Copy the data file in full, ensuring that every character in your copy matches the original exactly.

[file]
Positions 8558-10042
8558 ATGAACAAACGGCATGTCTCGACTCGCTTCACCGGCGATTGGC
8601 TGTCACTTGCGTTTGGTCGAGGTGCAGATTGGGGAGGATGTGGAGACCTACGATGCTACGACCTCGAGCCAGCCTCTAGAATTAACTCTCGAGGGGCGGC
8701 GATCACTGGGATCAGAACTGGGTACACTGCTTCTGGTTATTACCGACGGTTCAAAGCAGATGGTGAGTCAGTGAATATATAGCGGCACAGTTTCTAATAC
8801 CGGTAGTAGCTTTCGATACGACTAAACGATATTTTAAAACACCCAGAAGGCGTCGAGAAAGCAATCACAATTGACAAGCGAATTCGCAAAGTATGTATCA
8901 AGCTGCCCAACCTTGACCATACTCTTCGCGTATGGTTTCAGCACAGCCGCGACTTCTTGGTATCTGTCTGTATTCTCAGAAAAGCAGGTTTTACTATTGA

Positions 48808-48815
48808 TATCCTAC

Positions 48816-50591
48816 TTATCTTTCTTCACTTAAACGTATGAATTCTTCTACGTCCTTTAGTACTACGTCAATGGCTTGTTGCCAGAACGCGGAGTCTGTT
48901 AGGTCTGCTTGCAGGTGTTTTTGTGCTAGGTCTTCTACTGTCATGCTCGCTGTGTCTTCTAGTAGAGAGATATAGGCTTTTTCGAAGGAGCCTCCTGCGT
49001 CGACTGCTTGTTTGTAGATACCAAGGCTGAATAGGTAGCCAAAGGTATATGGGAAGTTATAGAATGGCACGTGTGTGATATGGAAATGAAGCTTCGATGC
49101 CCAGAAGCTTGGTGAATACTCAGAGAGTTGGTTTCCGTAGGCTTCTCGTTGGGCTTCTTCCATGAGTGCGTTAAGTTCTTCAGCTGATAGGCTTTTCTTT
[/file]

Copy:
Positions 8558-10042
8558 ATGAACAAACGGCATGTCTCGACTCGCTTCACCGGCGATTGGC
8601 TGTCACTTGCGTTTGGTCGAGGTGCAGATTGGGGAGGATGTGGAGACCTACGATGCTACGACCTCGAGCCAGCCTCTAGAATTAACTCTCGAGGGGCGGC
8701 GATCACTGGGATCAGAACTGGGTACACTGCTTCTGGTTATTACCGACGGTTCAAAGCAGATGGTGAGTCAGTGAATATATAGCGGCACAGTTTCTAATAC
8801 CGGTAGTAGCTTTCGATACGACTAAACGATATTTTAAAACACCCAGAAGGCGTCGAGAAAGCAATCACAATTGACAAGCGAATTCGCAAAGTATGTATCA
8901 AGCTGCCCAACCTTGACCATACTCTTCGCGTATGGTTTCAGCACAGCCGCGACTTCTTGGTATCTGTCTGTATTCTCAGAAAAGCAGGTTTTACTATTGA

Positions 48808-48815
48808 TATCCTAC

Positions 48816-50591
48816 TTATCTTTCTTCACTTAAACGTATGAATTCTTCTACGTCCTTTAGTACTACGTCAATGGCTTGTTGCCAGAACGCGGAGTCTGTT
48901 AGGTCTGCTTGCAGGTGTTTTTGTGCTAGGTCTTCTACTGTCATGCTCGCTGTGTCTTCTAGTAGAGAGATATAGGCTTTTTCGAAGGAGCCTCCTGCGT
49001 CGACTGCTTGTTTGTAGATACCAAGGCTGAATAGGTAGCCAAAGGTATATGGGAAGTTATAGAATGGCACGTGTGTGATATGGAAATGAAGCTTCGATGC
49101 CCAGAAGCTTGGTGAATACTCAGAGAGTTGGTTTCCGTAGGCTTCTCGTTGGGCTTCTTCCATGAGTGCGTTAAGTTCTTCAGCTGATAGGCTTTTCTTT